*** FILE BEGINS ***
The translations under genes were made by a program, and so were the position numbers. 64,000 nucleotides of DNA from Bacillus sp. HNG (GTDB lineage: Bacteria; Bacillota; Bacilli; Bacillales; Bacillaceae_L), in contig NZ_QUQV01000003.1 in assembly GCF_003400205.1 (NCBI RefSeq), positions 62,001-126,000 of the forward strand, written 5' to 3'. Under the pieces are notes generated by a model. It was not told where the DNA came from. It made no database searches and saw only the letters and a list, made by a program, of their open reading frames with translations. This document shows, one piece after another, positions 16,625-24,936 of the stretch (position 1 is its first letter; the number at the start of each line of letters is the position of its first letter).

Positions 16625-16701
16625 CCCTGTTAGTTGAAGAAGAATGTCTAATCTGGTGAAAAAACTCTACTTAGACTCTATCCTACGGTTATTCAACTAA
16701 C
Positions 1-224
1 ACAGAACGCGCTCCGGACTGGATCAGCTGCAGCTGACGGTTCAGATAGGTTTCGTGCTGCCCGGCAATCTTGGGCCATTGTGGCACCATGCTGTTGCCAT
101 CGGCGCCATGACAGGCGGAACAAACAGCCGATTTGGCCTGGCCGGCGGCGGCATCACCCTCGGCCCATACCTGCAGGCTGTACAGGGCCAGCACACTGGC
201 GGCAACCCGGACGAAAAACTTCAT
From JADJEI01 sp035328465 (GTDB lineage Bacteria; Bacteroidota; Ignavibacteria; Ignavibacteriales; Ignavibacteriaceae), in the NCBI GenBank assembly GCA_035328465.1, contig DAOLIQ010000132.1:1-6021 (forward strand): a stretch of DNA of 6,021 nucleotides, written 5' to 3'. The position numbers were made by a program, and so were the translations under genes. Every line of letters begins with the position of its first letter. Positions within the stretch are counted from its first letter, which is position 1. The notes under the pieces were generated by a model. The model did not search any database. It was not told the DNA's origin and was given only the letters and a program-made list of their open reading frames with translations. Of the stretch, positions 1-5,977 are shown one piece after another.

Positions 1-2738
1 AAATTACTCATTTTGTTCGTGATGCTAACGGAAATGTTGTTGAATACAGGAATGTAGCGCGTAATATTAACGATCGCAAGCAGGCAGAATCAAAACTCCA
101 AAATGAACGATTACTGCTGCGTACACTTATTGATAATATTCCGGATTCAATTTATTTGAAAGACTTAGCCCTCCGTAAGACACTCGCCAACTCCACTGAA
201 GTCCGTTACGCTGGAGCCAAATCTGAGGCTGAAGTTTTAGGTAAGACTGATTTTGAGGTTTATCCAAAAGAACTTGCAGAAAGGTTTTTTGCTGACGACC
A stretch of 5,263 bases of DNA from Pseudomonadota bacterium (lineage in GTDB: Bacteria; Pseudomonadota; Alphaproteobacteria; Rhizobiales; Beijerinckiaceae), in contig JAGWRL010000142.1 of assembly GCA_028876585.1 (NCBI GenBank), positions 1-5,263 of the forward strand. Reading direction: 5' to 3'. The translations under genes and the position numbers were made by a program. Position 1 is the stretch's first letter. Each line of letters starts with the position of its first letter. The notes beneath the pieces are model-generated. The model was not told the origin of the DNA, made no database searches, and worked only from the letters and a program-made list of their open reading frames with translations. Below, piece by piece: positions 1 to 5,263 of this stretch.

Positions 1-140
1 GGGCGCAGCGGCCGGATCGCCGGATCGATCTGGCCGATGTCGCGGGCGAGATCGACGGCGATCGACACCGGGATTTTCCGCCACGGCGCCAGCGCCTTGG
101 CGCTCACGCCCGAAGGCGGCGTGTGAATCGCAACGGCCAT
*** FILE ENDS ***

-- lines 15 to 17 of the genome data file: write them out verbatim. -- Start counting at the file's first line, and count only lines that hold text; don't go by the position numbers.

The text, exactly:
Positions 1-140
1 GGGCGCAGCGGCCGGATCGCCGGATCGATCTGGCCGATGTCGCGGGCGAGATCGACGGCGATCGACACCGGGATTTTCCGCCACGGCGCCAGCGCCTTGG
101 CGCTCACGCCCGAAGGCGGCGTGTGAATCGCAACGGCCAT